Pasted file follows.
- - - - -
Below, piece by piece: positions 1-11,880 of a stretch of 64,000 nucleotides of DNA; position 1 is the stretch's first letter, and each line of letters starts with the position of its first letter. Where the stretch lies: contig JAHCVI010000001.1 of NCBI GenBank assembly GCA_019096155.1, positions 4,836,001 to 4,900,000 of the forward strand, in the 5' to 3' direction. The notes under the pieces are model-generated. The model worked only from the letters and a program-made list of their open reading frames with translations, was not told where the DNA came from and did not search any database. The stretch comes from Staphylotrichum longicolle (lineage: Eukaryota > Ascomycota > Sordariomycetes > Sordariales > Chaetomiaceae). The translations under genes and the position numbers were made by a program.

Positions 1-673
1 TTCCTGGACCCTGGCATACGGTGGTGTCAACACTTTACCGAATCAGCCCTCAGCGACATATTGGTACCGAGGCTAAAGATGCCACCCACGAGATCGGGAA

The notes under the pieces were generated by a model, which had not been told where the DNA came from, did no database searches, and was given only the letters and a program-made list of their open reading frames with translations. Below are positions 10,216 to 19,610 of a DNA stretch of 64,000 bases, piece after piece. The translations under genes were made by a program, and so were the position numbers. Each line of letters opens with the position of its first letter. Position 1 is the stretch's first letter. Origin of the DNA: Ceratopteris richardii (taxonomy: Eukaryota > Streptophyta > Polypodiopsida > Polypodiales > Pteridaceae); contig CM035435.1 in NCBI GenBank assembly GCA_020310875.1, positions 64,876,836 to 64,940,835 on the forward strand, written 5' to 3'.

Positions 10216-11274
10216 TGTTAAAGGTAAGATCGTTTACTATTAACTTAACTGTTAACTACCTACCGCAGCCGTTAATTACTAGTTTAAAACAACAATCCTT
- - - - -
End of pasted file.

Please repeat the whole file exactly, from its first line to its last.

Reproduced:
Below, piece by piece: positions 1-11,880 of a stretch of 64,000 nucleotides of DNA; position 1 is the stretch's first letter, and each line of letters starts with the position of its first letter. Where the stretch lies: contig JAHCVI010000001.1 of NCBI GenBank assembly GCA_019096155.1, positions 4,836,001 to 4,900,000 of the forward strand, in the 5' to 3' direction. The notes under the pieces are model-generated. The model worked only from the letters and a program-made list of their open reading frames with translations, was not told where the DNA came from and did not search any database. The stretch comes from Staphylotrichum longicolle (lineage: Eukaryota > Ascomycota > Sordariomycetes > Sordariales > Chaetomiaceae). The translations under genes and the position numbers were made by a program.

Positions 1-673
1 TTCCTGGACCCTGGCATACGGTGGTGTCAACACTTTACCGAATCAGCCCTCAGCGACATATTGGTACCGAGGCTAAAGATGCCACCCACGAGATCGGGAA

The notes under the pieces were generated by a model, which had not been told where the DNA came from, did no database searches, and was given only the letters and a program-made list of their open reading frames with translations. Below are positions 10,216 to 19,610 of a DNA stretch of 64,000 bases, piece after piece. The translations under genes were made by a program, and so were the position numbers. Each line of letters opens with the position of its first letter. Position 1 is the stretch's first letter. Origin of the DNA: Ceratopteris richardii (taxonomy: Eukaryota > Streptophyta > Polypodiopsida > Polypodiales > Pteridaceae); contig CM035435.1 in NCBI GenBank assembly GCA_020310875.1, positions 64,876,836 to 64,940,835 on the forward strand, written 5' to 3'.

Positions 10216-11274
10216 TGTTAAAGGTAAGATCGTTTACTATTAACTTAACTGTTAACTACCTACCGCAGCCGTTAATTACTAGTTTAAAACAACAATCCTT